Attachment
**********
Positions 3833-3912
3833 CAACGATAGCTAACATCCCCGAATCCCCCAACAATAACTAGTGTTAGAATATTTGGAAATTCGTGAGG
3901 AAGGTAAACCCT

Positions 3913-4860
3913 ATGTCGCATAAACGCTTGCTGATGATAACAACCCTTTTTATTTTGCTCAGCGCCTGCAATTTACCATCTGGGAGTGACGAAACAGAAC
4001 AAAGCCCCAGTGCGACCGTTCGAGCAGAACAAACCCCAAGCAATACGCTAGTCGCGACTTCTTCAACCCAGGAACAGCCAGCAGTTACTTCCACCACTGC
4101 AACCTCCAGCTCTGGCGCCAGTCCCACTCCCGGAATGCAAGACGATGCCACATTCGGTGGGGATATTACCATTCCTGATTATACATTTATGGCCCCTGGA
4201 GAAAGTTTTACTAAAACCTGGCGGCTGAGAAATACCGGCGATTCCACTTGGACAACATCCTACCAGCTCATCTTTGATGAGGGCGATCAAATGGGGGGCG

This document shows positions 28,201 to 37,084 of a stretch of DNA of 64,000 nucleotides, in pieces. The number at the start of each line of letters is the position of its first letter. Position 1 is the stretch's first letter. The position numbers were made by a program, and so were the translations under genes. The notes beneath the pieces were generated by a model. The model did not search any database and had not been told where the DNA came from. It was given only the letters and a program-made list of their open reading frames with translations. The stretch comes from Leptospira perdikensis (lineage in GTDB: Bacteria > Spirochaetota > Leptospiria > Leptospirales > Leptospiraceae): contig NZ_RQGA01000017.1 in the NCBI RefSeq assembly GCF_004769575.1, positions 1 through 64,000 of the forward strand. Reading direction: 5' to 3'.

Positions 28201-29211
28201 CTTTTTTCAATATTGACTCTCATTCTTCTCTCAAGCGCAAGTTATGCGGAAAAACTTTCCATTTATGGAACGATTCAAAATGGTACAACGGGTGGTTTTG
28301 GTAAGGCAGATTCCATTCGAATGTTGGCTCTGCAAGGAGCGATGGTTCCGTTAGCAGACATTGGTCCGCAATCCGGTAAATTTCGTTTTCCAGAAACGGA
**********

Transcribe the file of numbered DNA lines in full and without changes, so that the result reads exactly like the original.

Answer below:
Positions 3833-3912
3833 CAACGATAGCTAACATCCCCGAATCCCCCAACAATAACTAGTGTTAGAATATTTGGAAATTCGTGAGG
3901 AAGGTAAACCCT

Positions 3913-4860
3913 ATGTCGCATAAACGCTTGCTGATGATAACAACCCTTTTTATTTTGCTCAGCGCCTGCAATTTACCATCTGGGAGTGACGAAACAGAAC
4001 AAAGCCCCAGTGCGACCGTTCGAGCAGAACAAACCCCAAGCAATACGCTAGTCGCGACTTCTTCAACCCAGGAACAGCCAGCAGTTACTTCCACCACTGC
4101 AACCTCCAGCTCTGGCGCCAGTCCCACTCCCGGAATGCAAGACGATGCCACATTCGGTGGGGATATTACCATTCCTGATTATACATTTATGGCCCCTGGA
4201 GAAAGTTTTACTAAAACCTGGCGGCTGAGAAATACCGGCGATTCCACTTGGACAACATCCTACCAGCTCATCTTTGATGAGGGCGATCAAATGGGGGGCG

This document shows positions 28,201 to 37,084 of a stretch of DNA of 64,000 nucleotides, in pieces. The number at the start of each line of letters is the position of its first letter. Position 1 is the stretch's first letter. The position numbers were made by a program, and so were the translations under genes. The notes beneath the pieces were generated by a model. The model did not search any database and had not been told where the DNA came from. It was given only the letters and a program-made list of their open reading frames with translations. The stretch comes from Leptospira perdikensis (lineage in GTDB: Bacteria > Spirochaetota > Leptospiria > Leptospirales > Leptospiraceae): contig NZ_RQGA01000017.1 in the NCBI RefSeq assembly GCF_004769575.1, positions 1 through 64,000 of the forward strand. Reading direction: 5' to 3'.

Positions 28201-29211
28201 CTTTTTTCAATATTGACTCTCATTCTTCTCTCAAGCGCAAGTTATGCGGAAAAACTTTCCATTTATGGAACGATTCAAAATGGTACAACGGGTGGTTTTG
28301 GTAAGGCAGATTCCATTCGAATGTTGGCTCTGCAAGGAGCGATGGTTCCGTTAGCAGACATTGGTCCGCAATCCGGTAAATTTCGTTTTCCAGAAACGGA